The National Council for Sustainable Development (NCSD) is studying an ocean plastic management system to be implemented in provinces close to the beach and provinces along the Mekong River.
Taing Meng Eang, director of the NCSD’s Department of Green Economy, told The Post on November 11 the ocean plastic management project will be implemented next year. The main purpose is to contain and reduce plastic pollution in the sea.
“In Cambodia, we have the Mekong River flowing into the sea. So we plan to carry out work in some target provinces along the Mekong River,” he said.
Meng Eang said NCSD will cooperate with UNDP and the Ministry of Environment to implement the project with funding from Japan for two and a half years. He did not reveal the cost, however.
He said the NCSD has received valuable input on expected outcomes. The first involves a consensus and cooperation in implementing the project along with the Phnom Penh municipal environment department, which is coordinating with the education and tourism departments.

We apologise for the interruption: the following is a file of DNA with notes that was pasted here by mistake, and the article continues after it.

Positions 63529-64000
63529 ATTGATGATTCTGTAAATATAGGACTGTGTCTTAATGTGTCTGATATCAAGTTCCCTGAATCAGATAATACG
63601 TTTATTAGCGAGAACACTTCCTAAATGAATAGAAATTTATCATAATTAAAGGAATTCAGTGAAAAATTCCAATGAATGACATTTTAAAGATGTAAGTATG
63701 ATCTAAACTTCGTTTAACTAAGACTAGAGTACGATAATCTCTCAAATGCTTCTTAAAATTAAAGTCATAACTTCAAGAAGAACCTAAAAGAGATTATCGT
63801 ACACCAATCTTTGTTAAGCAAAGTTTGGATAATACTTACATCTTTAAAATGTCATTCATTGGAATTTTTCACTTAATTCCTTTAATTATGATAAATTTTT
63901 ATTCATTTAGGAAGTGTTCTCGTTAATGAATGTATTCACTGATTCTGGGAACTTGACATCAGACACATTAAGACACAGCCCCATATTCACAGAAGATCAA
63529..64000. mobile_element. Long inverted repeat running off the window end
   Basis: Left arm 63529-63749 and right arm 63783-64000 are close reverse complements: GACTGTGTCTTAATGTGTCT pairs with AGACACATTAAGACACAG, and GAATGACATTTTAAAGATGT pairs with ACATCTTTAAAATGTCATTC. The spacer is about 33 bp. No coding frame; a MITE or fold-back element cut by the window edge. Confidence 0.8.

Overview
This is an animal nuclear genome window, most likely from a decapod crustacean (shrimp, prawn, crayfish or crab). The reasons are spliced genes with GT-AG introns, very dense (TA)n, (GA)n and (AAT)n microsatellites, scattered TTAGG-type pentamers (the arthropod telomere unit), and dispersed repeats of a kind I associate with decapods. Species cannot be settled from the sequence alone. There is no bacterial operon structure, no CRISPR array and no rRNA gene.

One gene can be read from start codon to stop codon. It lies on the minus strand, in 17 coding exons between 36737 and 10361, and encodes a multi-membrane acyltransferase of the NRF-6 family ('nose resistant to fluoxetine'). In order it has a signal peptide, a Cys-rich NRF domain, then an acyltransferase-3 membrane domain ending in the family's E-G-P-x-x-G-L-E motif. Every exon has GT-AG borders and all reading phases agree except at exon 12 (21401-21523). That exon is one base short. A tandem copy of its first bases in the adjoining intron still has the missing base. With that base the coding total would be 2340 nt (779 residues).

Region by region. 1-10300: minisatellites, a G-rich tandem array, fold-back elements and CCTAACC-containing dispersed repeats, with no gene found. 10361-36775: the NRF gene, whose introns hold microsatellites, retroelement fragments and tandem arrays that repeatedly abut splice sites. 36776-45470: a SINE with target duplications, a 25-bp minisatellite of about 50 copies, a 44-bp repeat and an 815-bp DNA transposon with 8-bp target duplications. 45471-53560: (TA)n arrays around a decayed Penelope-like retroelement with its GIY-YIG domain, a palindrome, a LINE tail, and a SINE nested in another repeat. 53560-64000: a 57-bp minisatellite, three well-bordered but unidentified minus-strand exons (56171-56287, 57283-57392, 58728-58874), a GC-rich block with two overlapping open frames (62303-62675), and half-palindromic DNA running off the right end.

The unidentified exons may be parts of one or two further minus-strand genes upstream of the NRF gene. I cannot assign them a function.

The NCSD is considering launching an anti-waste campaign for schools and people who live along rivers.
NCSD is also considering creating recycling centres.
“The practical implementation cannot be like the expectations because many challenges will arise. Right now we have the problem of Covid-19 and flooding. Do we set it aside or do we do it? We will do it,” he said.
Environmental expert Hem Oudam said even if the infrastructure is created to reduce and store rubbish, there remains a lack of recycling systems.
“I have observed that there is a lack of recycling systems, sorting out solid and soft rubbish. In particular, it is the habit or the attitude of people that remains considerably limited. People throw rubbish outside the dustbin. They seem to think it is not their obligation,” he said.
Oudam said changing people’s attitudes takes time.
Meanwhile, he said relevant institutions need to spread the word. They can create more Apps on social media that people like to see. They can put out other creative and educational ideas to raise public awareness about the benefits of properly disposing of rubbish.
Hopefully, people will increase their attention and responsibility, he said.
Phnom Penh deputy governor Huot Hay said at the recently launched Clean Phnom Penh Campaign on November 4 that beautifying, sanitising, keeping Phnom Penh or any area free of pollution, rubbish and plastic waste does not depend on local authorities and rubbish collection companies alone.
He said it warrants public participation.